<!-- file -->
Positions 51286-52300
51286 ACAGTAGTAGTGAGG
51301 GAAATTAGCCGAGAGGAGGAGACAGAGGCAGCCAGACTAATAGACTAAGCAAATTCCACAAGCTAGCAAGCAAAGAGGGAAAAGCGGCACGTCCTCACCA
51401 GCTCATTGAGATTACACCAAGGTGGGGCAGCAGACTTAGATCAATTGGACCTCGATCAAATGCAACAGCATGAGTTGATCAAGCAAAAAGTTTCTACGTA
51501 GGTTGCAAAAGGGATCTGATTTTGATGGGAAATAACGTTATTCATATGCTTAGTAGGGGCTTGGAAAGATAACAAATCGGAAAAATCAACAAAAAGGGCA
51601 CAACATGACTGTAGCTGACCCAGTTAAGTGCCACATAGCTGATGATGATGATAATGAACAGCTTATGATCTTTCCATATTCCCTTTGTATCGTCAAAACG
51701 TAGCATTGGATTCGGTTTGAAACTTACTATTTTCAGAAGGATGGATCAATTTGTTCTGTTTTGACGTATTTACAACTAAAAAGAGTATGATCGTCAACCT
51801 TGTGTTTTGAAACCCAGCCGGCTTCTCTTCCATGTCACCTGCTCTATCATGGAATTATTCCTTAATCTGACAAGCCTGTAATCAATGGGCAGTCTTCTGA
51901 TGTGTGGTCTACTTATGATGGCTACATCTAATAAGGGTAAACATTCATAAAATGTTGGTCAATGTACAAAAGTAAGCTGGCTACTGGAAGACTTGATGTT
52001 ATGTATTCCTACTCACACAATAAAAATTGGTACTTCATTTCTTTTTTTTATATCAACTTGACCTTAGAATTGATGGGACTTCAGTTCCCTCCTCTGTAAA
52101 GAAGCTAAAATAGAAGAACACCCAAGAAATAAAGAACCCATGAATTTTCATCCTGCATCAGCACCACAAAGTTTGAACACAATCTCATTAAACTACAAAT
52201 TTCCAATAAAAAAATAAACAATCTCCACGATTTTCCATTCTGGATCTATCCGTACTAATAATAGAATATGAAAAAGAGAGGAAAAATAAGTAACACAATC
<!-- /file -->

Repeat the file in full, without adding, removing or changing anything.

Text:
Positions 51286-52300
51286 ACAGTAGTAGTGAGG
51301 GAAATTAGCCGAGAGGAGGAGACAGAGGCAGCCAGACTAATAGACTAAGCAAATTCCACAAGCTAGCAAGCAAAGAGGGAAAAGCGGCACGTCCTCACCA
51401 GCTCATTGAGATTACACCAAGGTGGGGCAGCAGACTTAGATCAATTGGACCTCGATCAAATGCAACAGCATGAGTTGATCAAGCAAAAAGTTTCTACGTA
51501 GGTTGCAAAAGGGATCTGATTTTGATGGGAAATAACGTTATTCATATGCTTAGTAGGGGCTTGGAAAGATAACAAATCGGAAAAATCAACAAAAAGGGCA
51601 CAACATGACTGTAGCTGACCCAGTTAAGTGCCACATAGCTGATGATGATGATAATGAACAGCTTATGATCTTTCCATATTCCCTTTGTATCGTCAAAACG
51701 TAGCATTGGATTCGGTTTGAAACTTACTATTTTCAGAAGGATGGATCAATTTGTTCTGTTTTGACGTATTTACAACTAAAAAGAGTATGATCGTCAACCT
51801 TGTGTTTTGAAACCCAGCCGGCTTCTCTTCCATGTCACCTGCTCTATCATGGAATTATTCCTTAATCTGACAAGCCTGTAATCAATGGGCAGTCTTCTGA
51901 TGTGTGGTCTACTTATGATGGCTACATCTAATAAGGGTAAACATTCATAAAATGTTGGTCAATGTACAAAAGTAAGCTGGCTACTGGAAGACTTGATGTT
52001 ATGTATTCCTACTCACACAATAAAAATTGGTACTTCATTTCTTTTTTTTATATCAACTTGACCTTAGAATTGATGGGACTTCAGTTCCCTCCTCTGTAAA
52101 GAAGCTAAAATAGAAGAACACCCAAGAAATAAAGAACCCATGAATTTTCATCCTGCATCAGCACCACAAAGTTTGAACACAATCTCATTAAACTACAAAT
52201 TTCCAATAAAAAAATAAACAATCTCCACGATTTTCCATTCTGGATCTATCCGTACTAATAATAGAATATGAAAAAGAGAGGAAAAATAAGTAACACAATC